The entrapment would still be valid using the objective test. The police merely proceeded to
D. Jakosalem Street in Barangay Kamagayan. It was accused who asked them whether they
wanted girls. There was no illicit inducement on the part of the police for the accused to
commit the crime.
When accused was arrested, she was informed of her constitutional rights. 83 The marked
money retrieved from her was recorded in the police blotter prior to the entrapment
operation and was presented in court as evidence.84
On accuseds alibi that she was merely out to buy her supper that night, the Court of
Appeals noted that accused never presented Gingging in court. Thus, her alibi was
unsubstantiated and cannot be given credence.85
With regard to the lack of prior surveillance, prior surveillance is not a condition for an
entrapment operations validity.86 In People v. Padua87 this court underscored the value of
flexibility in police operations:chanroblesvirtuallawlibrary
A prior surveillance is not a prerequisite for the validity of an entrapment or buy-bust
operation, the conduct of which has no rigid or textbook method. Flexibility is a trait of good
police work. However the police carry out its entrapment operations, for as long as the rights
of the accused have not been violated in the process, the courts will not pass on the wisdom
thereof. The police officers may decide that time is of the essence and dispense with the
need for prior surveillance.88 (Citations omitted)
This flexibility is even more important in cases involving trafficking of persons. The urgency
of rescuing the victims may at times require immediate but deliberate action on the part of
the law enforcers.
Imposition of fine and award of damages
The Court of Appeals properly imposed the amount of P2,000,000.00. Section 10 (b) of
Republic Act No. 9208 provides that:
Any person found guilty of qualified trafficking under Section 6 shall suffer the penalty of life imprisonment
and a fine of not less than Two million pesos (P2,000,000.00) but not more than Five million pesos

However, we modify by raising the award of moral damages from P150,000.00 89 to

We also award exemplary damages in the amount of P100,000.00.
These amounts are in accordance with the ruling in People v. Lalli90 where this court held
The payment of P500,000 as moral damages and P100,000 as exemplary damages
for the crime of Trafficking in Persons as a Prostitute finds basis in Article 2219 of the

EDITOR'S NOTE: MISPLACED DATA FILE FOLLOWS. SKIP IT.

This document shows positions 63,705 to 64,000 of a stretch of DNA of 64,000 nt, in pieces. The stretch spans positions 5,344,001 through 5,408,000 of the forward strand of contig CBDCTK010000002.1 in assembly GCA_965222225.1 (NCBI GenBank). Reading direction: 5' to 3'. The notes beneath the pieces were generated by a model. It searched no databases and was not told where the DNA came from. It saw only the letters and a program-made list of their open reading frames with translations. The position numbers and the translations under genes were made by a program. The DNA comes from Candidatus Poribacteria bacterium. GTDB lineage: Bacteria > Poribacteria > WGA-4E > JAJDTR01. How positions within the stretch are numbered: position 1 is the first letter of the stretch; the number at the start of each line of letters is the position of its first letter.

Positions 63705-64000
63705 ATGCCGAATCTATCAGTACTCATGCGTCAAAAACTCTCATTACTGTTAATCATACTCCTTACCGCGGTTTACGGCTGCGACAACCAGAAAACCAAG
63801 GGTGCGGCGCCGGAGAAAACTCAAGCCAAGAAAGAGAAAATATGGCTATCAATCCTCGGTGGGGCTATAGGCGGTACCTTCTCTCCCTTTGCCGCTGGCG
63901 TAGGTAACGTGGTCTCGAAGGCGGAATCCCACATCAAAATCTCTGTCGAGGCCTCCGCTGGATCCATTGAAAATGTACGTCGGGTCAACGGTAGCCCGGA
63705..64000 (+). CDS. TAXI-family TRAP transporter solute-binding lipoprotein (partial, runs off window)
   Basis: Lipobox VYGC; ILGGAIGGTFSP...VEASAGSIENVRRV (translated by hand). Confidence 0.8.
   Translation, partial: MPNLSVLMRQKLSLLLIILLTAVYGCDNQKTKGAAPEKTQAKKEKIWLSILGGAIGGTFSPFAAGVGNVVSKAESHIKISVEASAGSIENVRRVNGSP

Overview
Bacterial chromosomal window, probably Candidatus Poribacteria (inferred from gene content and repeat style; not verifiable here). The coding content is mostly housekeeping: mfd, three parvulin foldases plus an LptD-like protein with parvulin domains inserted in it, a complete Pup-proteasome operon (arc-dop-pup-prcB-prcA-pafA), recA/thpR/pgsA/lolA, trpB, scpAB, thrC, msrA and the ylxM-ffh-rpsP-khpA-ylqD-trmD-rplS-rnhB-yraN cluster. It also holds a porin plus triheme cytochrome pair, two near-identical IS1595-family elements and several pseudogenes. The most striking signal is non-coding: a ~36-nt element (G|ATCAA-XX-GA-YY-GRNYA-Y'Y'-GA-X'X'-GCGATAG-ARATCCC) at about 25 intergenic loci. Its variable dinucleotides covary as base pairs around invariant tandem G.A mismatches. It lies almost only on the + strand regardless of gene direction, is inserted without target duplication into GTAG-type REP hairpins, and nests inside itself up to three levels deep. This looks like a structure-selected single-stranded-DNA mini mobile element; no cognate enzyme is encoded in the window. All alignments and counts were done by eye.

Civil Code, which states:

Art. 2219. Moral damages may be recovered in the following and analogous cases:
(1) A criminal offense resulting in physical injuries;
(2) Quasi-delicts causing physical injuries;
(3) Seduction, abduction, rape, or other lascivious acts;
(4) Adultery or concubinage;
(5) Illegal or arbitrary detention or arrest;

(6) Illegal search;

(7) Libel, slander or any other form of defamation;
(8) Malicious prosecution;
(9) Acts mentioned in Article 309;
(10) Acts and actions referred to in Articles 21, 26, 27, 28, 29, 30, 32, 34, and 35.
The criminal case of Trafficking in Persons as a Prostitute is an analogous case to the crimes
of seduction, abduction, rape, or other lascivious acts. In fact, it is worse. To be trafficked as
a prostitute without ones consent and to be sexually violated four to five times a day by
different strangers is horrendous and atrocious. There is no doubt that Lolita experienced
physical suffering, mental anguish, fright, serious anxiety, besmirched reputation, wounded
feelings, moral shock, and social humiliation when she was trafficked as a prostitute in
Malaysia. Since the crime of Trafficking in Persons was aggravated, being committed by a
syndicate, the award of exemplary damages is likewise justified. 91
Human trafficking indicts the society that tolerates the kind of poverty and its accompanying
desperation that compels our women to endure indignities. It reflects the weaknesses of that
society even as it convicts those who deviantly thrive in such hopelessness. We should
continue to strive for the best of our world, where our choices of human intimacies are real
choices, and not the last resort taken just to survive. Human intimacies enhance our best
and closest relationships. It serves as a foundation for two human beings to face lifes joys
and challenges while continually growing together with many shared experiences. The
quality of our human relationships defines the world that we create also for others.